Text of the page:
Reviews on Olecito are a bit scattered and I couldn't find a good umbrella topic to report under.
I dropped by for take-out (they only do take-out) a couple days after opening and encourage people to keep in mind they are still in shakedown mode. The 1369 around the corner was packed, but in the 15 minutes I was there Olecito saw about 4 people. No sign outside yet, but passing cars were looking in the picture window. I couldn't tell if they had a full kitchen license (curious to see if they could have a frialator which might have had in the corner). All the ingredients were on a center prep table with one person taking orders and one assembling the food. It looked like they could have two people assembling food, but only one would have access to the press (looked more like a griddle press than a countertop steamer, but not certain) for heating tortillas. Order taking was old-fashioned -- written checks and shouted out orders, no computer tapes (the assembler was reading off ingredients from a cheat sheet beneath the counter). Since its only take out they appeared to have thought about how tortillas travel and no foam clamshells or plastic bags, all paper.
They didn't have any takeout menus. As mentioned the tacos are $2.50 (carnitas, steak, "baja" fried chicken breast, and rajas) -- each taco has a long list of different ingredients (eg "baja" has chipotle mayo and special crema, carnitas pineapple salsa). The Tortas likewise all have long lists of ingredients, but are specified more around styles than filling (eg oxacaquena with oaxacan string cheese, another cheese, etc and my mental note space was exhausted so can't recount them all). Burritos are more straightforward: cheese, crema, rice, beans, pico de gallo, etc (guac I think was on the list, it wasn't in the burrito) -- choice of steak, chicken, carnitas, rajas, etc. Burrito is $5.50. They had mostly jarritos drinks, cidra/non-alc sangria, plus what looked like horchata.
The burrito appeared to come with chips -- they provided a mild blended salsa (beautiful flecks of blended roasted tomato, maybe a touch of vinegar, possibly onion... overall pretty bland: not much salt or cilantro, no pepper). The paper bags of chips that were leaking a bit of grease made me think homemade chips, but they were from a bag and not a very good one at that. Maybe they plan to do them later which is why I was curious about kitchen license/frialator, but was already several blocks away at that point. The steak was quite tasty, but taco a bit overstuffed with various ingredients almost to the point of being a burrito. Steak overall was a really nice break from sazon/goya adobo seasoned fare. In fact the tacos were rolled really tightly in foil and even consumed 5 blocks away, had steamed quite a bit. Tacos were two tortillas. Rajas taco had some guac and was pretty tasty, but also stuffed. Carnitas taco was ordered w/o the pineapple salsa, so they put some pico de gallo. Carnitas itself was quite porky tasting and that was more prominent than the seasoning. However, the pork was not fully tender and possibly because of how it was stored, was more stewed and no crispy bits. The burrito was ordered mild, which could possibly explain the salsa with the chips, but the person eating it quickly found several large chunks of jalepeno in the pico... not spicy but, the recipient had to take it apart to eat around the rice and pico. The burrito itself was nicely proportioned, not large, but not overstuffed with rice like Anna's or Jose's at MIT. Black beans were clearly mexican (salvadoran beans really make a burrito weird for me), some additional spices -- cumin, maybe cinnamon, very lightly salted. Did appear to be crema instead of sour cream, mild cheese.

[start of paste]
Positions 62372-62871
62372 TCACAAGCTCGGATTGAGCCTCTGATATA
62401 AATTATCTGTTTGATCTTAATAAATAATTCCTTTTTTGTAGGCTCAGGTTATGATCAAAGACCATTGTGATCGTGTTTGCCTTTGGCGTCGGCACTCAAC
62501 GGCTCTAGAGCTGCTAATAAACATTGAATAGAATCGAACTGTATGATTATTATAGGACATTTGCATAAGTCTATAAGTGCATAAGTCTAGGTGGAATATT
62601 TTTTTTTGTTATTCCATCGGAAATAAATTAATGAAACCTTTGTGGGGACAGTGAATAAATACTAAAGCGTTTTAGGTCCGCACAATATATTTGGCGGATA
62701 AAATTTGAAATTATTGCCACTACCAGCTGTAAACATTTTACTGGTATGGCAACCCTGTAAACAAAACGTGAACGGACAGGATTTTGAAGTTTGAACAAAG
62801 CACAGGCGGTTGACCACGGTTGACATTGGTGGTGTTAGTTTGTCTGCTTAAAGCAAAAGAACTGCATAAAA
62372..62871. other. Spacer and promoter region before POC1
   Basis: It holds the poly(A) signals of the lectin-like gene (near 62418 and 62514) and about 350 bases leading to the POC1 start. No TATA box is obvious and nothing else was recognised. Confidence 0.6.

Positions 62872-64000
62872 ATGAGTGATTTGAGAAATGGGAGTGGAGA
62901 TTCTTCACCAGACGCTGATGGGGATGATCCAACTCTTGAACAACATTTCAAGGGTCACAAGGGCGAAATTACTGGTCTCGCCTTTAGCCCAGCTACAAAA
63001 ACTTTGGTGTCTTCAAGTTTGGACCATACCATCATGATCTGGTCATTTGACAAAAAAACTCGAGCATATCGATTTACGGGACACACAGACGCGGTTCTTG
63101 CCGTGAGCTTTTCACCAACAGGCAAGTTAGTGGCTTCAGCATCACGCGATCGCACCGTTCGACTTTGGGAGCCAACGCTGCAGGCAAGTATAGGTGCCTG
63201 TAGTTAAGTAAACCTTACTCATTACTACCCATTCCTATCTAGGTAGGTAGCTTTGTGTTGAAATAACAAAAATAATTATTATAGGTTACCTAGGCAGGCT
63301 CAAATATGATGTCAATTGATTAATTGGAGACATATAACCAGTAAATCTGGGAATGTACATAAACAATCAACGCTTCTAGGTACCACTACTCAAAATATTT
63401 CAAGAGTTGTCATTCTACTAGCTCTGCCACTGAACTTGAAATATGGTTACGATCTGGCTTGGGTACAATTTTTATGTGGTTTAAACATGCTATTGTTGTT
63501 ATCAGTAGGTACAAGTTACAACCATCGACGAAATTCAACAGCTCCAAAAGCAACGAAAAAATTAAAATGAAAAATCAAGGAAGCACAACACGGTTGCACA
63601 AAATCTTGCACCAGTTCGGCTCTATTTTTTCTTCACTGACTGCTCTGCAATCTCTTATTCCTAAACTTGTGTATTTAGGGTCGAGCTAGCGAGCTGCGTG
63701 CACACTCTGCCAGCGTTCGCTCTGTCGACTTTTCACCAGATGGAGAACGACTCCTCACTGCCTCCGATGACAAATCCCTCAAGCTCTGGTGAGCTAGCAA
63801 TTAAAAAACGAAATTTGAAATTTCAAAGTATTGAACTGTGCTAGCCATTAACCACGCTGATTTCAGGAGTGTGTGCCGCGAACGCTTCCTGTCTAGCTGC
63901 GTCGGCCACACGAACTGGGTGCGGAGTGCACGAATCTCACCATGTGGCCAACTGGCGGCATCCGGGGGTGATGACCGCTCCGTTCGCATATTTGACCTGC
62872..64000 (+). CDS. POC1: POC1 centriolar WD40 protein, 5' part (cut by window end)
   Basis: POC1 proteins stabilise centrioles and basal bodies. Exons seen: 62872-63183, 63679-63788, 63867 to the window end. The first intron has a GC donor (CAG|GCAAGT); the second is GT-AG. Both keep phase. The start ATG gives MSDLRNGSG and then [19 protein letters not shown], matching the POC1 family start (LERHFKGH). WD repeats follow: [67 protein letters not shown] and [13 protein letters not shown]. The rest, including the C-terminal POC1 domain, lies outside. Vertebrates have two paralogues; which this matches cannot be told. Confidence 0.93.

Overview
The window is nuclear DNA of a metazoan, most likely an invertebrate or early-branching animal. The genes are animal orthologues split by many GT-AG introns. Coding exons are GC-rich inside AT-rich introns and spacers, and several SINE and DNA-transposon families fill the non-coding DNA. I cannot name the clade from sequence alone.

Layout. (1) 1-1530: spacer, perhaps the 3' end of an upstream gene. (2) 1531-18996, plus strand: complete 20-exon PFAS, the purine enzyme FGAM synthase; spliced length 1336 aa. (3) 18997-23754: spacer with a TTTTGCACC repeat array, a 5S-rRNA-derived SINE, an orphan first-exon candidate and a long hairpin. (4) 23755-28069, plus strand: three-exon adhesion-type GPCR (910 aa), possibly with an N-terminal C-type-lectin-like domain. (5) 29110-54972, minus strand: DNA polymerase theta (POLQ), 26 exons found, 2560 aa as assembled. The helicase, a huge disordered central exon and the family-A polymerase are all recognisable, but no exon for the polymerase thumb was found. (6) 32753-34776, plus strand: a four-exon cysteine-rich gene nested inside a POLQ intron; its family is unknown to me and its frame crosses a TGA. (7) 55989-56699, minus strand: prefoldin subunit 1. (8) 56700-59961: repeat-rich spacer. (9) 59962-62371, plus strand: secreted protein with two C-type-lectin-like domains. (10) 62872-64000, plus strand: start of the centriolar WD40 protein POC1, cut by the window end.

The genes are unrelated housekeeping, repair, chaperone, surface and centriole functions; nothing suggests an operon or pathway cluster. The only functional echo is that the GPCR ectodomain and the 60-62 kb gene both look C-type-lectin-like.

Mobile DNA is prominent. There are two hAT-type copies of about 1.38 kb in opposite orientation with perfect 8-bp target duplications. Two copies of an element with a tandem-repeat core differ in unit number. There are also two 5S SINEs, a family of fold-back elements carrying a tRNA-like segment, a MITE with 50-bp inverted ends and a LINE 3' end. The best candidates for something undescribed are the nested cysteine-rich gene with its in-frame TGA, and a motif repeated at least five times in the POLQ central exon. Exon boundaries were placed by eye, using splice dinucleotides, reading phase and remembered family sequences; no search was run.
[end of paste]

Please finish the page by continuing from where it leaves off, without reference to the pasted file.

Overall I have to say it was a pretty mixed experience and somewhat disappointed. The elaborate tacos and tortas reminded me a bit of ASSB -- I really wonder how they are going to whip them out when it gets busy. It was nice to get freshly seasoned food (steak and beans), plus a few tweaks on some things would make it a lot better (salsa for the chips). It was definitely an improvement on some of the salvadoran taquerias for a burrito, but I was not wowed (the related Zocalo has been doing something similar for years, although this was a bit better). Tacos I would prefer a simpler preparation from most others (even the Tropico down the road is better) and the carnitas were a disappointment. And the Torta I have to get around to trying later. That said, they deserved to have a longer line than 1369 (punjab was also empty) and there is some room for improvement, so I suspect that others will find it much more to their liking.
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